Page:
J. Paul Getty

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J. Paul Getty

J. Paul Getty, circa 1944
Born December 15, 1892(1892-12-15)
Minneapolis, Minnesota, U.S.
Died June 6, 1976(1976-06-06) (aged 83)
near London, England
Occupation Business
Spouse Jeanette Demont, Allene Ashby, Adolphine Helmle, Ann Rork, Louise Dudley Lynch
Children George Franklin Getty II, Jean Ronald Getty, Eugene Paul Getty, later Jean Paul Getty Jr, Gordon Peter Getty, Timothy Ware Getty
Parents George Franklin Getty and Sarah Catherine McPherson Risher

Jean Paul Getty (December 15, 1892 – June 6, 1976) was an American industrialist.[1] He founded the Getty Oil Company. In 1957 Fortune magazine named him the richest living American,[2] and the 1966 Guinness Book of Records named him as the world's richest private citizen, worth an estimated $1,200 million.[3] At his death, he was worth more than $2 billion.[4] A book published in 1996 ranked him as the 67th richest American who ever lived. (The book ranked his wealth as a percentage of the United States gross national product.)[5] Despite his wealth, Getty was known for being a miser.

Getty enjoyed collecting art and antiquities. His collection formed the basis of the J. Paul Getty Museum in Los Angeles, California, and over $661 million of his estate was left to the museum after his death.[4] He established the J. Paul Getty Trust in 1953. The trust is the world's wealthiest art institution. It operates the J. Paul Getty Museum, the Getty Foundation, the Getty Research Institute, and the Getty Conservation Institute.[6]

Biography[change | change source]

"The meek shall inherit the earth, but not its mineral rights."
— dictum attributed to John Paul Getty[7]

His father George Getty owned a petroleum business in Minneapolis, Minnesota. J. Paul was one of the first people in the world with a fortune estimated at over one billion U.S. dollars.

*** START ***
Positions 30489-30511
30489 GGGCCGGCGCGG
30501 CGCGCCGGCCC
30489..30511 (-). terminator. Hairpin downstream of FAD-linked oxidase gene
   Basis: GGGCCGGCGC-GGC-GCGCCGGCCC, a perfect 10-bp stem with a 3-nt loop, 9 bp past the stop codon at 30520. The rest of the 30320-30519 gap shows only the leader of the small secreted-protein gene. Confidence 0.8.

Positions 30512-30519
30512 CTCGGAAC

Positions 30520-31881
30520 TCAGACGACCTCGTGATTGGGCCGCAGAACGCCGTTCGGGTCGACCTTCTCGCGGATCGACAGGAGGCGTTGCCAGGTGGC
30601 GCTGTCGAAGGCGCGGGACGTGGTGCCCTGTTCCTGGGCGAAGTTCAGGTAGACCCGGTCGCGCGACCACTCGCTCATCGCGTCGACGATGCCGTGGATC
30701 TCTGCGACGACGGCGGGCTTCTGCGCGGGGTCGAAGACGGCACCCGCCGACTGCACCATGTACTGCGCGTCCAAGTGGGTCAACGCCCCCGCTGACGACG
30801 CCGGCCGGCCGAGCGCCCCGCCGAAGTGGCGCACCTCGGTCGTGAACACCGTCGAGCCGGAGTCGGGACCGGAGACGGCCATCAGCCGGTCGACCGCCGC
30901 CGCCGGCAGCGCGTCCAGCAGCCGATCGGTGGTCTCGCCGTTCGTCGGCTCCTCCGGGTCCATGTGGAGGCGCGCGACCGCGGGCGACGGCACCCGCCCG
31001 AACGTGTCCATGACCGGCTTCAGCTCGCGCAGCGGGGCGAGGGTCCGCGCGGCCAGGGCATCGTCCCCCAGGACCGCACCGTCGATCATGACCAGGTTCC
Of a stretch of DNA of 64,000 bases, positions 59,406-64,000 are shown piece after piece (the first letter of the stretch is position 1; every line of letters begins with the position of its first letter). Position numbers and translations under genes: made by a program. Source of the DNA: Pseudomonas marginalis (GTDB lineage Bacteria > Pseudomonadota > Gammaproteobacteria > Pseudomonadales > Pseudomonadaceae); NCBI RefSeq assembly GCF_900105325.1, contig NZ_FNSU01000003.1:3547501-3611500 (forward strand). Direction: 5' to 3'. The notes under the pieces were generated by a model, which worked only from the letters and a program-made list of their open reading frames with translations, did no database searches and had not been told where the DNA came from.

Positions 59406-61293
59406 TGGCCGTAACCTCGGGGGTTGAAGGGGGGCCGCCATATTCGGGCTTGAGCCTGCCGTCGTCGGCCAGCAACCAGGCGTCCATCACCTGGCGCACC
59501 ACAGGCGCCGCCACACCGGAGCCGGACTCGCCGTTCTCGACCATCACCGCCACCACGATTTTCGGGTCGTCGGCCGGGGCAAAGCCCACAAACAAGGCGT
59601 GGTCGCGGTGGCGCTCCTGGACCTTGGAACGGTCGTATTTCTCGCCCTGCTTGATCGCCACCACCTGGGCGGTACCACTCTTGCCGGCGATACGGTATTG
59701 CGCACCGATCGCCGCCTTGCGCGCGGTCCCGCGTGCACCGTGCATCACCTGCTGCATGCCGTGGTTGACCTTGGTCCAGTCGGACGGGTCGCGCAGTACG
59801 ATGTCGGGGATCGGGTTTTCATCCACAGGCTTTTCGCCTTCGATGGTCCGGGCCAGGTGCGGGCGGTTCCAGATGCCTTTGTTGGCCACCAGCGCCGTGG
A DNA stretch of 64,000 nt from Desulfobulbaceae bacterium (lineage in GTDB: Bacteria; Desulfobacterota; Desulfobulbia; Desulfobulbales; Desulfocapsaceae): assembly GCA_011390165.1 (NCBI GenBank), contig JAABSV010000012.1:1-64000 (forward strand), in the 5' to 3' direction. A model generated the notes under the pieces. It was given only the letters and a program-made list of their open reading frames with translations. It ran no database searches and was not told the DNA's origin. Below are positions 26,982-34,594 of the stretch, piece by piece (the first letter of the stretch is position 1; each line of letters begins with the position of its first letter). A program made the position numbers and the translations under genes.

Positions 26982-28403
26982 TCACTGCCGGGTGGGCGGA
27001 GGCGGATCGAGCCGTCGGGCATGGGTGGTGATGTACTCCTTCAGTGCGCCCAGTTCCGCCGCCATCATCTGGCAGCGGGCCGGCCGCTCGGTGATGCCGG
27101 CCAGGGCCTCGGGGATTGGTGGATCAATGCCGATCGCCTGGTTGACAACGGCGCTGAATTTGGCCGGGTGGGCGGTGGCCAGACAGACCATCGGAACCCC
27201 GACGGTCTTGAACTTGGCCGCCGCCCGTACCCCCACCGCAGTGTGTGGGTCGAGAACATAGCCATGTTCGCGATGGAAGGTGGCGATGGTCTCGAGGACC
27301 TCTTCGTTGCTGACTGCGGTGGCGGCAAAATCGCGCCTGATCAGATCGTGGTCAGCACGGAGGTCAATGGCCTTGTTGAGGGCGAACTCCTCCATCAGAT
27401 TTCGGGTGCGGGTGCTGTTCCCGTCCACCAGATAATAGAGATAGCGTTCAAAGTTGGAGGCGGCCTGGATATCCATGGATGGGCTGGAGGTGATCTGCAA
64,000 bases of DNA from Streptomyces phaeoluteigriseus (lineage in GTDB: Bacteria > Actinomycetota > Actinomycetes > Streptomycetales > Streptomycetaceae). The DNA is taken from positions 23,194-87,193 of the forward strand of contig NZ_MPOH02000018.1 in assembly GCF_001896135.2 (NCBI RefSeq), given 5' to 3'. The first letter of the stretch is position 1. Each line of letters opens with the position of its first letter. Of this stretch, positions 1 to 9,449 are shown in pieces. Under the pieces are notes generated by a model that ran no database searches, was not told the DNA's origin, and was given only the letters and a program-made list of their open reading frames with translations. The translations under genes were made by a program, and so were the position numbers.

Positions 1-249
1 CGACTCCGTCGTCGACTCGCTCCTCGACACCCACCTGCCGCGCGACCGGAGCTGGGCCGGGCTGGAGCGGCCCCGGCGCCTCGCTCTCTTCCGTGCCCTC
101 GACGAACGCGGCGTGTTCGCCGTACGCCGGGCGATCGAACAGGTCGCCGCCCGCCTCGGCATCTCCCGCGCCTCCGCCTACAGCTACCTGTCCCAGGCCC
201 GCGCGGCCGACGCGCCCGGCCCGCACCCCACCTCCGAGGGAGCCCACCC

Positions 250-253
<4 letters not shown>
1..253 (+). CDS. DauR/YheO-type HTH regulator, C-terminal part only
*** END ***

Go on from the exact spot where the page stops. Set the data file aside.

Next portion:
He enrolled at the University of Southern California, then at University of California, Berkeley before graduating in 1914 from Magdalen College, Oxford with degrees in economics and political science. He spent his summers between studies working on his father's oil fields in Oklahoma. Running his own oil company in Tulsa, he made his first million by 1916. However, in 1917, he announced that he was retiring to become a Los Angeles-based playboy. Although he eventually returned to business, Getty had lost his father's respect. Just before George Franklin Getty died in 1930, he believed that Jean Paul would destroy the family company, and told him so.

After taking a few years off from the money-making grind to enjoy spending his earnings on women, Getty returned to Oklahoma in 1919. During the 1920s he added about $3 million to his already sizable estate. His succession of marriages and divorces (three during the 1920s, five throughout his life) so distressed his father, however, that J. Paul inherited a mere $500,000 of the $10 million the senior Getty left at his death in 1930.

Getty carefully invested his resources during the Great Depression. Getty acquired Pacific Western Oil Corporation. He began the acquisition (completed in 1953) of the Mission Corporation, which included Tidewater Oil and Skelly Oil. In 1967 the billionaire merged these holdings into Getty Oil.

Beginning in 1949, Getty paid Ibn Saud $9.5 million in cash and $1 million a year for a 60-year concession to a tract of barren land near the border of Saudi Arabia and Kuwait. No oil had ever been discovered there. After spending $30 million over four years, oil was discovered there. From 1953 onward, Getty's gamble produced 16,000,000 barrels (2,500,000 m3) a year, which contributed greatly to the fortune which made him one of the richest people in the world.

Getty learned to speak Arabic which helped his unparalleled expansion into the Middle East. Getty owned the controlling interest in nearly 200 businesses, including Getty Oil. Associates identified his overall wealth at between $2 billion and $4 billion. It did not come easily, perhaps inspiring Getty's widely quoted remark—"The meek shall inherit the earth, but not the mineral rights."[8]